For the best part of two and a half years, it looked like Ralf Schumacher would never crack the DTM. There were glimmers of hope along the way, the odd points finish here and there, but in reality his progress was slow.
After a strong(ish) finish to his 2009 season, the veteran of 180 grands prix came into 2010 with confidence. He's still a big publicity draw for the series - witness the high profile Laureus foundation returning to the series with him this year. And for the first time since he joined the DTM in 2008 he even set himself a target - a podium finish.
Ralf Schumacher © LAT
But at the start of this season he was back to square one. Nothing was working, and he qualified 16th, 13th and 17th for the first three races. Meanwhile, David Coulthard had joined the Mercedes ranks and was picking things up relatively quickly. The heat was on Schumacher, who couldn't afford to be outdone by a fellow ex-F1 driver who he had a two-year head-start on.
Then, out of nowhere, it clicked.
Schumacher shocked the DTM paddock when he took a well-deserved pole position at the Norisring. He initially played it down - "maybe I'm only fast here because there's only four corners" - but the general feeling in the team, and even from his brother Michael, was that he had finally got his head around a DTM car.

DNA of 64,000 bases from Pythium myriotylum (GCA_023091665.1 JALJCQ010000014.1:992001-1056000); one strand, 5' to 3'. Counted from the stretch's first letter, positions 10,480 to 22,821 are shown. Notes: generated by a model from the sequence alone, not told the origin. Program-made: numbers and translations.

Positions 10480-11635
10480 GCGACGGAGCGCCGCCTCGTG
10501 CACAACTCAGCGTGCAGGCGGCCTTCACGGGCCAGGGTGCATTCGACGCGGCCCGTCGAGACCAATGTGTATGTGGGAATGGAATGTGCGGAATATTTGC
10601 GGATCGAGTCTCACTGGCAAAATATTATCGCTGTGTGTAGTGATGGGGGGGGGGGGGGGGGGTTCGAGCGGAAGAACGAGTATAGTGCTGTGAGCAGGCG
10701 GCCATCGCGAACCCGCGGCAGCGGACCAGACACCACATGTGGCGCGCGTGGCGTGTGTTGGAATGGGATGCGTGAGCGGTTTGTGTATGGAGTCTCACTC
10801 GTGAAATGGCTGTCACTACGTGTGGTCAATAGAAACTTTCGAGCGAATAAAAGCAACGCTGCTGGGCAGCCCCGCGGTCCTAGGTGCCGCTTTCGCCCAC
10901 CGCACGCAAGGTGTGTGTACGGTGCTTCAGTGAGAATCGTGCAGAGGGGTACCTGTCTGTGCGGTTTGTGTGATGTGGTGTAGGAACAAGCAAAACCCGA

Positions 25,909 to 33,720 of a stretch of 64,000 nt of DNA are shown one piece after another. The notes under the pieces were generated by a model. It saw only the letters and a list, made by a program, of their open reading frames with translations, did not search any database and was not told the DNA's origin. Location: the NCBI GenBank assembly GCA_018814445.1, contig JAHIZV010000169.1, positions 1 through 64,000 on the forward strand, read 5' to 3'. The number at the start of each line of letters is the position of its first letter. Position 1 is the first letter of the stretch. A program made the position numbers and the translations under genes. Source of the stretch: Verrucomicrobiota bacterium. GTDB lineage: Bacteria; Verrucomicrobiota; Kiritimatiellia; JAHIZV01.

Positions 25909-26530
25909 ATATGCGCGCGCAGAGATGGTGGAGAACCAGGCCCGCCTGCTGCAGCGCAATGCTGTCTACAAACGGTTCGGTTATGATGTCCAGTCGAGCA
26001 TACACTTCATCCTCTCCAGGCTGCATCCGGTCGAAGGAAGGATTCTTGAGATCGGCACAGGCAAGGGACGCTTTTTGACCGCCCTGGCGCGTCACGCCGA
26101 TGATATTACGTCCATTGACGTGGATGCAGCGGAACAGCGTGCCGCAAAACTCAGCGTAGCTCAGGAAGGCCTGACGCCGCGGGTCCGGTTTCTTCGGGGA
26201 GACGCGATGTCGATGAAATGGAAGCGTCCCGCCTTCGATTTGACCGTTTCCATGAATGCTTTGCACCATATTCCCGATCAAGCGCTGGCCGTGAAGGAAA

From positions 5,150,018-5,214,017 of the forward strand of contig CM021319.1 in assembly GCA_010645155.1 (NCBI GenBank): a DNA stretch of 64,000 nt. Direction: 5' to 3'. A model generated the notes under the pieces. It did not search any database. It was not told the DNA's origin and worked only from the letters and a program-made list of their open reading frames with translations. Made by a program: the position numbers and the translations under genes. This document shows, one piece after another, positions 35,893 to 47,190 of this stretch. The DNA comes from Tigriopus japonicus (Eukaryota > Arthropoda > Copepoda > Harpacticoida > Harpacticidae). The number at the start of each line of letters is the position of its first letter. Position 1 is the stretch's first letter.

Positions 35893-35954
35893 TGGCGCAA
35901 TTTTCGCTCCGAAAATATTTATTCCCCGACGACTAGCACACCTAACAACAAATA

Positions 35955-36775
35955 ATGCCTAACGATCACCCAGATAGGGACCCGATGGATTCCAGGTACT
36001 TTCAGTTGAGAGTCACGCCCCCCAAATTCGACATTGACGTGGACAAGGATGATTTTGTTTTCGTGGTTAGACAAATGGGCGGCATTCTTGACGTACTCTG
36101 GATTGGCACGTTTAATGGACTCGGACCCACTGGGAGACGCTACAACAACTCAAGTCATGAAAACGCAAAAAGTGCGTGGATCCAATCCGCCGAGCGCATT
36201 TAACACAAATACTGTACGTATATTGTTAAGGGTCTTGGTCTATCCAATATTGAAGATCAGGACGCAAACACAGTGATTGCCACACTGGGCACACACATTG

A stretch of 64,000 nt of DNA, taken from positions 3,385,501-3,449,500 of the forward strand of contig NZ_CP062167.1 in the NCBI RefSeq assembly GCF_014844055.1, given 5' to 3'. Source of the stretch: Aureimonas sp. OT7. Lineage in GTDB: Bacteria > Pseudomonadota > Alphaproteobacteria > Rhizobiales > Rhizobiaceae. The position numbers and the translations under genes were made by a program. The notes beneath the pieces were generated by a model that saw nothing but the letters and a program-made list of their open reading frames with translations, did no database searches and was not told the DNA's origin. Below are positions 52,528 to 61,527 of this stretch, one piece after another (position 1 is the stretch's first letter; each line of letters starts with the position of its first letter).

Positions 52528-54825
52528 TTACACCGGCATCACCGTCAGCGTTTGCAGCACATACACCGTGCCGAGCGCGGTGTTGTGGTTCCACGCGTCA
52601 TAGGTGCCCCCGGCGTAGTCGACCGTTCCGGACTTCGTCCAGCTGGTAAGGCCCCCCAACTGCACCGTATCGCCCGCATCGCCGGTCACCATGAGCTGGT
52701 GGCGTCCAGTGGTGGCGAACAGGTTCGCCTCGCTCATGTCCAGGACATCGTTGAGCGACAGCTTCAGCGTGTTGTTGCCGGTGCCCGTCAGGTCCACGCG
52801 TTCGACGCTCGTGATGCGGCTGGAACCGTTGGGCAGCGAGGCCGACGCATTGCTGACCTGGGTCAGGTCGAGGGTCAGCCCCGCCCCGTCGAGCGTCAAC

His race pace at the Norisring was also strong, proved by a fastest lap. But unfortunately all that speed went to waste thanks to a jump start in the most high-profile DTM race of the year. At the time, it was widely considered that Schumacher had blown his only ever chance of DTM glory.
But the promise showed at the Norisring has stuck around. Schumacher has made the top eight Q3 segment of qualifying in the following three races, and he made the top four pole position shootout at Brands Hatch. He's only turned one of those results into points (a sixth place at the Nurburgring), but he has at least proved that he can drive his Mercedes C-class quickly on tracks with more than four corners.
"If somebody told me it would take nearly three years to just be half decent, maybe I would have thought differently about coming to race here," Schumacher admits. "But it's really tough in the DTM. Some of these guys have been doing this for 10 years now - it's like riding a bike for them.
"I was thinking about it in the car at Brands Hatch - the competition is so tough here now. I don't know what it used to be like, but I think it has gone to a much higher level in the last two years. Plus, the cars are two or three seconds faster than they were in the early years, so they are much trickier to drive on the edge."
Pole at Norisring has been the highlight of the season © LAT
While the DTM field is probably at its strongest right now, in reality, it's the difficulty of getting to grips with a DTM car that poses the bigger problem. They are described as a single seater car with a shell, but the likes of Schumacher and sportscar legend Tom Kristensen have always disputed that point. Yes, they produce impressive levels of downforce, but the weight of the cars (1050kg) gives them a totally different feel to any conventional single seater.